Urban Planning Law – Legal Regime governing Urban Development and Building (RJUE)
Right to the inviolability of the home;
Partial reservation of legislative competence to Parliament;
Legislative authorisation law;
Urban development interventions;
Exclusive competence of judges
RULING No. 271/17
31 of May of 2017
The Court found no organic/formal unconstitutionality in a norm inferred from the Legal Regime governing Urban Development and Building (RJUE), nor did it find any evidence of material unconstitutionality in the same norm. The norm in question says that for certain purposes, municipal building inspectors are entitled inspect anyone’s residence with or without the householder’s consent, albeit they need a court order to do so. The latter is a special type of warrant – a procedural guarantee embodied in a court order permitting entry to the domicile of a person who has not given his/her consent to that entry. This is a particularly complex normative field, and in reaching its decision the Court considered both the types of municipal intervention that would justify local authority staff entering people’s domiciles, and the articulation of this norm with others that address the same area. One of the factors the Court took into account is that only a judge can issue such warrants. It decided that despite the multiplicity of types of urban-planning intervention that local authorities are empowered to conduct, this requirement for a court order guarantees the inviolability of the home, as configured by the Constitution.
The Public Prosecutors’ Office requested this concrete review of a decision in which the Leiria Administrative and Fiscal Court (TAF-L) refused to apply a norm because it followed jurisprudential guidelines issued by the Constitutional Court itself. In previous Rulings dated 2016, 2012 and 2009, the Constitutional Court found norms identical to the one before it in the present case to be organically unconstitutional. The Constitution situates the matter of rights, freedoms and guarantees among the areas in which the competence to legislate is partially reserved to the Assembly of the Republic (Parliament). This means the government can only issue legislation on this matter when Parliament has authorised it to do so, and this applies to legislation which affects the right to the inviolability of people’s homes. In other words, for the government to legislate on this matter, Parliament must have specifically authorised it to do so in a Law. In this case, the old authorising Law was not couched in terms that would have allowed the government to issue a norm enabling a district judge to grant a warrant empowering the authorities to enter the domicile of a person who did not consent to that entry, albeit they knew that there were activities there which were subject to inspection by municipal officials.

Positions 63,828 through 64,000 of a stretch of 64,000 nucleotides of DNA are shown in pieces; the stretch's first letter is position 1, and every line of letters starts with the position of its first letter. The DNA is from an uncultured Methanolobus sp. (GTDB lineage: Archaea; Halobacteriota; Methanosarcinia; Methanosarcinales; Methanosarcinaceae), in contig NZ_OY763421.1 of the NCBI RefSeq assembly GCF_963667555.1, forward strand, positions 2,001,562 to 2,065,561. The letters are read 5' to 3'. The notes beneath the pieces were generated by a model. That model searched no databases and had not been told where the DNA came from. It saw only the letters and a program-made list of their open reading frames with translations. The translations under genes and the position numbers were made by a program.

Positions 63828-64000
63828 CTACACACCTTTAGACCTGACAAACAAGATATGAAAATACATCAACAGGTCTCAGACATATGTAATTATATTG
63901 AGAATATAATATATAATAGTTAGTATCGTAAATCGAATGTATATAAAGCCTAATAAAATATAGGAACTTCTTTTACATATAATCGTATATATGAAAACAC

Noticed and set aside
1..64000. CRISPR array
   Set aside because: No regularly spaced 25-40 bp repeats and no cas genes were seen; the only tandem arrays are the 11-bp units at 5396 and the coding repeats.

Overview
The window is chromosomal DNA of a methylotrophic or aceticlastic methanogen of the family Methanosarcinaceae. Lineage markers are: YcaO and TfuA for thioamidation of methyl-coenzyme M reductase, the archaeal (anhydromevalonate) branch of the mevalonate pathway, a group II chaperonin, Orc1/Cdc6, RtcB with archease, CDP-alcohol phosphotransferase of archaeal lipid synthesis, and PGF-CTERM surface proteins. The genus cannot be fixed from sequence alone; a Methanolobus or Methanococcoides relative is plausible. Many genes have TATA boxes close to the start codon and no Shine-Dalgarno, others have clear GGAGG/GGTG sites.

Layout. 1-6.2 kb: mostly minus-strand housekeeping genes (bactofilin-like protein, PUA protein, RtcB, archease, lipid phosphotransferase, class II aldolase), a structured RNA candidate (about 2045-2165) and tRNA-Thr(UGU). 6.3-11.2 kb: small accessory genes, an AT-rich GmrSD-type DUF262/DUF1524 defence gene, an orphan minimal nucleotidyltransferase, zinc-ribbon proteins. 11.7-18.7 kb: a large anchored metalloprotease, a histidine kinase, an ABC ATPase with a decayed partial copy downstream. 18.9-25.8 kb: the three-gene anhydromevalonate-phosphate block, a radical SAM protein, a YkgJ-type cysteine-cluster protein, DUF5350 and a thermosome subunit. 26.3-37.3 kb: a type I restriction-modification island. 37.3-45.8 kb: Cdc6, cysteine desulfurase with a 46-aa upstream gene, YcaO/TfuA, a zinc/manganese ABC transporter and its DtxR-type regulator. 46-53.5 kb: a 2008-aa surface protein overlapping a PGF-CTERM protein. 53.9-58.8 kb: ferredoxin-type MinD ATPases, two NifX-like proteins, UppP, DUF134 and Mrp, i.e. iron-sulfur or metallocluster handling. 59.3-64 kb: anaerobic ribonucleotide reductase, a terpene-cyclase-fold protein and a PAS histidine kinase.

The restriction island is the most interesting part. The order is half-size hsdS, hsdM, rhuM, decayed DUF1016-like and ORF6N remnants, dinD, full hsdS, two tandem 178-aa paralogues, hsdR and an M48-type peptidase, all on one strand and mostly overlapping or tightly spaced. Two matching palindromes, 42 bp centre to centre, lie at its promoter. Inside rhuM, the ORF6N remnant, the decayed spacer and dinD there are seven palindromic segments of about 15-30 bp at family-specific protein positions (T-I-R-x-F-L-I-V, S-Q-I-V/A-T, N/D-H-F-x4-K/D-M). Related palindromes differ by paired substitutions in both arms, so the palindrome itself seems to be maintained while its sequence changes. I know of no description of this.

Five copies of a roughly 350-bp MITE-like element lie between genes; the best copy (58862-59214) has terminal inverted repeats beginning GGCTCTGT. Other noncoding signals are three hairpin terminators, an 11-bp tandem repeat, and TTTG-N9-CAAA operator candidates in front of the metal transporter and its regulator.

It is accepted constitutional jurisprudence that for a norm to be deemed organically unconstitutional because Parliament has not authorised the government to legislate on the matter in question, the norm must innovate in relation to legislation that was so authorised in the past.
A 1999 RJUE article was amended by a 2015 Executive Law (DL – a type of law that is issued by the government). Unlike the version which preceded this amendment and which the Court found unconstitutional in the earlier Rulings, the new text of the norm is duly covered by an earlier authorising Law, which expressly says that the purpose of the warrant in question is to legitimate entry into the domicile of a person who does not consent thereto and in which activities that are subject to inspection by municipal officials are taking place.
The question of the competence to issue legislation on the organisation and competence of the courts, which is also reserved to the Assembly of the Republic unless it authorises the government to legislate, is a separate one. The Constitutional Court has repeatedly been taking the position that this restriction encompasses all matters concerning judicial competence, including defining which matters can only be heard by the ordinary courts of law and which ones pertain to the administrative and fiscal courts.